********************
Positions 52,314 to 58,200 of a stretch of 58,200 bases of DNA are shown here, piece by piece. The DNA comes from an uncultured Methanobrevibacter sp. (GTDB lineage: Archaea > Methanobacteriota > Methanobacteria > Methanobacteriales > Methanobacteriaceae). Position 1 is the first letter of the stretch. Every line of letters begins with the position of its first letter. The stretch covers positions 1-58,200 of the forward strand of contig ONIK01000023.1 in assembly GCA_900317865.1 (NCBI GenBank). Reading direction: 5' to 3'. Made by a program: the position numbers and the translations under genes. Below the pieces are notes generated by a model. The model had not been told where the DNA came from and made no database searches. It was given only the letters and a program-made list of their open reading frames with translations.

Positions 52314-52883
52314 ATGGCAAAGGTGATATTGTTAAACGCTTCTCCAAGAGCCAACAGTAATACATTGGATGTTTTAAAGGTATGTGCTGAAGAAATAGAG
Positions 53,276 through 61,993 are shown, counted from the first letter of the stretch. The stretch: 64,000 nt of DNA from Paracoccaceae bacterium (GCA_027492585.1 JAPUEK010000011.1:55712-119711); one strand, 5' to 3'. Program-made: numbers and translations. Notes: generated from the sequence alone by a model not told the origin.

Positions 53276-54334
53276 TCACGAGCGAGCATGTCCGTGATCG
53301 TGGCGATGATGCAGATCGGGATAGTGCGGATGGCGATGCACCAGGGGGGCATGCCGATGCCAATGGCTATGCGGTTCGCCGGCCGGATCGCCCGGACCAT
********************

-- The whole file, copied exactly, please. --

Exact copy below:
Positions 52,314 to 58,200 of a stretch of 58,200 bases of DNA are shown here, piece by piece. The DNA comes from an uncultured Methanobrevibacter sp. (GTDB lineage: Archaea > Methanobacteriota > Methanobacteria > Methanobacteriales > Methanobacteriaceae). Position 1 is the first letter of the stretch. Every line of letters begins with the position of its first letter. The stretch covers positions 1-58,200 of the forward strand of contig ONIK01000023.1 in assembly GCA_900317865.1 (NCBI GenBank). Reading direction: 5' to 3'. Made by a program: the position numbers and the translations under genes. Below the pieces are notes generated by a model. The model had not been told where the DNA came from and made no database searches. It was given only the letters and a program-made list of their open reading frames with translations.

Positions 52314-52883
52314 ATGGCAAAGGTGATATTGTTAAACGCTTCTCCAAGAGCCAACAGTAATACATTGGATGTTTTAAAGGTATGTGCTGAAGAAATAGAG
Positions 53,276 through 61,993 are shown, counted from the first letter of the stretch. The stretch: 64,000 nt of DNA from Paracoccaceae bacterium (GCA_027492585.1 JAPUEK010000011.1:55712-119711); one strand, 5' to 3'. Program-made: numbers and translations. Notes: generated from the sequence alone by a model not told the origin.

Positions 53276-54334
53276 TCACGAGCGAGCATGTCCGTGATCG
53301 TGGCGATGATGCAGATCGGGATAGTGCGGATGGCGATGCACCAGGGGGGCATGCCGATGCCAATGGCTATGCGGTTCGCCGGCCGGATCGCCCGGACCAT